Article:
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President Bush named John Negroponte as the new US ambassador to Iraq during a Monday ceremony in the Oval Office. Negroponte, currently serves as the top US diplomat at the UN, where he helped to win unanimous Security Council support for resolutions demanding that Saddam Hussein adhere to UN mandates to disarm. Bush praised Negroponte as "a man of enormous experience and skill" who has been "speaking for the US to the world about our intentions to spread freedom and peace." The appointment has garnered international approval as being "in the interest of the Iraqi population." He is expected to take his post June 30, when the US hands over to Iraqs responsibility for their own affairs.

The Bush administration intends to revamp its proposed overhaul of overtime rules, Labor Secretary Elaine Chao said. A plan released last year calls for fewer white-collar workers to be eligible for overtime pay. Under the revised plan, up to 107,000 such employees would lose overtime protection, mostly those who earn more than $100,000 a year, while 6.7 million workers would be guaranteed eligibility for premium pay if they work more than 40 hours a week. Last year's proposed change to the Fair Labor Standards Act drew criticism from labor activists and some members of Congress, but congressional approval is not needed for the changes to take effect.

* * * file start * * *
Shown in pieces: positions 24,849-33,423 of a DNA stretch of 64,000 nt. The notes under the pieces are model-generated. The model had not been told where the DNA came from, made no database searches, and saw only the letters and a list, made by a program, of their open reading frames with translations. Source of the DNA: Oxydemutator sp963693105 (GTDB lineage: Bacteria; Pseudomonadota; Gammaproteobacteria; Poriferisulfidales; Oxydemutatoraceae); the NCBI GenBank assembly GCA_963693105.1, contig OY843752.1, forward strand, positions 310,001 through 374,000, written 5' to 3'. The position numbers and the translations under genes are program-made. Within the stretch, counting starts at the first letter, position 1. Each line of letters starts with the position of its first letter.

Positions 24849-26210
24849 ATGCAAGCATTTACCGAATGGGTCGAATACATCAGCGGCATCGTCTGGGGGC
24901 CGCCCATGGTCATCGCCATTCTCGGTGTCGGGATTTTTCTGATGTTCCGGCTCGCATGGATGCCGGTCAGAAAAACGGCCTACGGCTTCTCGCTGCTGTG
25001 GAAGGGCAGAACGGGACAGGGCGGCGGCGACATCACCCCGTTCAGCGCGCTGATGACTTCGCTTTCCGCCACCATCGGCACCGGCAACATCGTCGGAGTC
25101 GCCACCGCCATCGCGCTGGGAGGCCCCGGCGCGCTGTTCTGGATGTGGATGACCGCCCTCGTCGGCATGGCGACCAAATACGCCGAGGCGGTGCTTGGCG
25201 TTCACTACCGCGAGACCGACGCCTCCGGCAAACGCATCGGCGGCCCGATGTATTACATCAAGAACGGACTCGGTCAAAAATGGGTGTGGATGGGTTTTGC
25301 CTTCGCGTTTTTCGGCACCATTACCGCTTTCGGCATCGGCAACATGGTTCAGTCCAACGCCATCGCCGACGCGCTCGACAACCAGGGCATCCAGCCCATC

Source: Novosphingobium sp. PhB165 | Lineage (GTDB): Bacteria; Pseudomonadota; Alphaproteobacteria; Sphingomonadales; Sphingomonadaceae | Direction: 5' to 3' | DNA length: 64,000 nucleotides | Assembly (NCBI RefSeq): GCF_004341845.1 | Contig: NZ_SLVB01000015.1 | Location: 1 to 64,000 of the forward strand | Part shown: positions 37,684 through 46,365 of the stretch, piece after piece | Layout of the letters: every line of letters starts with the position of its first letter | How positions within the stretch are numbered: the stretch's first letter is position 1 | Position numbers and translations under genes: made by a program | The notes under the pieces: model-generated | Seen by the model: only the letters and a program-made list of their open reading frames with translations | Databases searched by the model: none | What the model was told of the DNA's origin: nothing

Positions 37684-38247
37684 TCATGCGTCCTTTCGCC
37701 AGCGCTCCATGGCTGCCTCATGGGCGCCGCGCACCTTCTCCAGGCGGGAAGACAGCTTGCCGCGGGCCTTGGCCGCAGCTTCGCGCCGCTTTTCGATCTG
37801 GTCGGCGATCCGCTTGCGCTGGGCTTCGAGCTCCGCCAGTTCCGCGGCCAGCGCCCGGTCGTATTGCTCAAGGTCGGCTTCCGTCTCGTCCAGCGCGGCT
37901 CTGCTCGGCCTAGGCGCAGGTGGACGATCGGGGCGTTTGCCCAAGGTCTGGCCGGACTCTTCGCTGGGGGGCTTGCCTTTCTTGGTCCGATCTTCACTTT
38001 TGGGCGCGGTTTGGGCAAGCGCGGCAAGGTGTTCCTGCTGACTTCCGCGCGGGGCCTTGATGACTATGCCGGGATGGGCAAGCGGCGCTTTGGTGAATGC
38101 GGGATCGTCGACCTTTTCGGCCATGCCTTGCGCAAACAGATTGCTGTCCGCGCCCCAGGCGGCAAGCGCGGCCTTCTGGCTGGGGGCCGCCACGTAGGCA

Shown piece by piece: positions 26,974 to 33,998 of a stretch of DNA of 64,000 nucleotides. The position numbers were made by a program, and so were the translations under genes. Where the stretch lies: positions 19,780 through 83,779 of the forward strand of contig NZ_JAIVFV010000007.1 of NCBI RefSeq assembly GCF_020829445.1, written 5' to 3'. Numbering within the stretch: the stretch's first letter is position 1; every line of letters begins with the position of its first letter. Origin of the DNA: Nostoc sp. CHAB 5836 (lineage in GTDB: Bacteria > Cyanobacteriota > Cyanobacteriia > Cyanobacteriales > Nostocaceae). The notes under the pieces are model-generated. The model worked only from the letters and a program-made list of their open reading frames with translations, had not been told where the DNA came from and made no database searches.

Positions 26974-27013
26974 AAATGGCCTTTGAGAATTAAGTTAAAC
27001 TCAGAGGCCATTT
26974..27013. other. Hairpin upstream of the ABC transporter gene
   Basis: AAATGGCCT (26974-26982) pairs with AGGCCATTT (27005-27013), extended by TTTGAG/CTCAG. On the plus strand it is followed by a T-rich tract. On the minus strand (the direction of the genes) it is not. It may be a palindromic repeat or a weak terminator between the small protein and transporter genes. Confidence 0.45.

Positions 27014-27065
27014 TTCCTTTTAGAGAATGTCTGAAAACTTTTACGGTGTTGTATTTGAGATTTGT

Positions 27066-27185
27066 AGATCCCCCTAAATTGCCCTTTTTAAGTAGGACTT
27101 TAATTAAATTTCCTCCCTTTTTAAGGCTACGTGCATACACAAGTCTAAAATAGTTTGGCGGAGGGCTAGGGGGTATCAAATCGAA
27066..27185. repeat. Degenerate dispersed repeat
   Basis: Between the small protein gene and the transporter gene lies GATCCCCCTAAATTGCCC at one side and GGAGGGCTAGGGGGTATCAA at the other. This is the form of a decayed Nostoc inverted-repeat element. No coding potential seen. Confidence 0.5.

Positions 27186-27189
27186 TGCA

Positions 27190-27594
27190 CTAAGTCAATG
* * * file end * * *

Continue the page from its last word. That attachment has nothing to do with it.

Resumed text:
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Guantanamo Bay, Cuba, prisoners are being kept in a "lawless enclave," their lawyers told the Supreme Court Tuesday. The petitioners, who are among the 600 men from 44 countries being held at the naval base, have lost two lower-court attempts to gain their freedom. Attorney John Gibbons argued that they should be treated like American prisoners. "No other law applies there," he told the court. The appeal to the high court is the first major legal challenge of the Bush administration's war on terror. The Bush administration contends that the detainees are not traditional prisoners and should be held as long as deemed necessary.

Kenyans swept another Boston Marathon Monday, winning both the women's and men's divisions. Timothy Cherigat finished first in the men's race in 2:10:37, beating Robert Chebo-ror by 72 seconds. Kenyans, who have won 13 of the last 14 Boston Marathons, took the first four places in the men's division. Catherine Ndereba won the women's field for the third time, crossing the finish line in 2:24:27 - 16 seconds ahead of Elfenesh Alemu of Ethiopia. No American runner placed higher than 13th.